Second Fail

As already mentioned in Tech – The Telescope Mount, the friction wheels are quite corroded, which results in a quite bumpy ride for the telescope.

In our first tests this was annoying and caused position errors, but we were able to move the telescope to the positions we want.

But in this night, the ride was even bumpier, and constantly caused the SiTech Controller to go in “Blinky-Mode” — a failsafe mode which causes the telescope to immediately stop the movement. So this time we were completely unable to point the telescope to any position at all.

We were quite puzzled what happened, but after some thinking we identified the Problem: Temperature.

Our last tests took place in quite warm weather conditions, this one however was during a quite cold night (in comparison to the last test nights). This causes the metal of the mount to contract and therefore we ended up with different pressures on the friction wheels. This seems to interfere with the bad friction wheels a lot more than in warm weather conditions.


We now decided to stop testing and therefore disassemble the telescope and start with the refit and repair tasks. This means to update the telescope with new friction wheels, additional absolute encoders and motorized mirror/corrector shutter.

However, we obtained some nice images during the last tests, which we plan to present here in this blog and on our other social media channels during the telescope downtime.

If you like it like it 🙂 …

Of course we will keep you up do date on the repair tasks.

Tech – Software Part 1 (SiTech Servo II)

This post should be the prelude to several posts dedicated to the software we are using. The first software we want to discuss is the command and control software of the SiTech Servo II telescope controller.

The software is split into two more or less independent parts:

  • Sidereal Technology Servo Configuration Utility
  • telescope control (sitech.exe)

Servo Config – Sidereal Technology Servo Configuration Utility

This tool is dedicated to configure the controller with all sorts of parameters needed. E.g. motor speeds, encoder ticks, backlash settings and so on.

Servo Config tool main dialog. (Screenshot taken from the SiTech Servo Config manual)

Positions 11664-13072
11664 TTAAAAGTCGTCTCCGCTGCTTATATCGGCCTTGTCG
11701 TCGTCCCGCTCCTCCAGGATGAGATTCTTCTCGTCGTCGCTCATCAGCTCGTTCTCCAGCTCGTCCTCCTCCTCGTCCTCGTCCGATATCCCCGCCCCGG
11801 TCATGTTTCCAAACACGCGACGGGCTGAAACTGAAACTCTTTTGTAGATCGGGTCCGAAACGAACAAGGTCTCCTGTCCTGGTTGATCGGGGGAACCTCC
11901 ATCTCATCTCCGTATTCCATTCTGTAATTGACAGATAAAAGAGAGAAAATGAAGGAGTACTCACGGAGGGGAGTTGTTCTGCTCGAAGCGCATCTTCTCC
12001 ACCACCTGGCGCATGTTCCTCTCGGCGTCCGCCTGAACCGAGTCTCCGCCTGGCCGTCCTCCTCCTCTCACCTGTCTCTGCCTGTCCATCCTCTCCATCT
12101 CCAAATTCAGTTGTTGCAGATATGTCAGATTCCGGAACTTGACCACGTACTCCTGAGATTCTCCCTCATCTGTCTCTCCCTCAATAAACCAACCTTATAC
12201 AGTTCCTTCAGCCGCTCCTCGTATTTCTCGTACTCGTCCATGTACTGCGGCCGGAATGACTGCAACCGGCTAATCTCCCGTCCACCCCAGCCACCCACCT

The program is a little bit colorful, but it nicely sums up all relevant information in the main screen. You can easily see the status of both axes (motor status, encoder status) and you can also see other controller settings below.

You also have a little virtual hand pad, which is quite handy when one is fiddling around with parameters and want to test them.

On the left side you’ll find a menu where you can access the settings. The most important menu item is “Edit Parameters” which takes you the parameter setup screen:

The first tab of the “Edit Parameters” screen, where you can change motor parameters. (Screenshot taken from the SiTech Servo Config manual)


SiTech.exe  main window.

All in all the basic setup is/was done quit fast and straight forward. The most difficult part was to determine the actual values for the parameters to set. Some were found in the config files of the old DOS based control software and some were found by trial and error – but with the help of this tool and its documentation we were able to do the whole setup in one day. Seeing the motors moved by the new controller was quite satisfying.

For further in depth information check the documents provided by Sidereal Technology:

SiTech.exe – Telescope control

The more complex part of the SiTech software bundle is the actual command and control software, called SiTech.exe

First of all, you can configure the pointing model there, which as you can read in Tech – Telescope Alignment & Guiding, was not so easy to handle.

The SkyView and InitPoint dialog from SiTech.exe are sufficient for their Task but for Day to Day operation something more widespread will be used.

The basic handling of the scope, e.g. unparking the scope and other stuff can be handled directly from the main screen.

For pointing to object, SiTech.exe also have a full planetarium subprogram included. At this you can easily find objects and point the telescope to them, however we will not really use this part of the program since it is a little bit clunky to handle and pointing to objects through Stellarium is far more comfortable – so we decided to use Stellarium instead. The good thing is, due to full ASCOM support of SiTech.exe, this is quite easy to do.

Connecting Stellarium to the SiTech.exe (Via StellariumScope & ASCOM) makes pointing the Telescope quire easy, at least on the Software side.

So we basically use SiTech.exe as interface to the controller itself. We also use it to configure the pointing models and park/unpark the scope. Perhaps we also use it as main script controller for automation tasks.

SiTech.exe also provides powerful ASCOM scripting extensions. A documentation of them can be found at this web page (SiTechExe ASCOM Extensions Help as of Version 0.91Xe).

In upcoming blog entries regarding software, we will discuss Stellarium, which we use to point at objects and AstroArt which we use for acquiring images.



Project presentation in Linzer Wissensturm

On Monday (22.10.2018) we presented the current project status to LAG club members and the interested public. The event took place as part of LAGs monthly public talks in the Wissensturm¹ (Wissensturm web page) in Linz.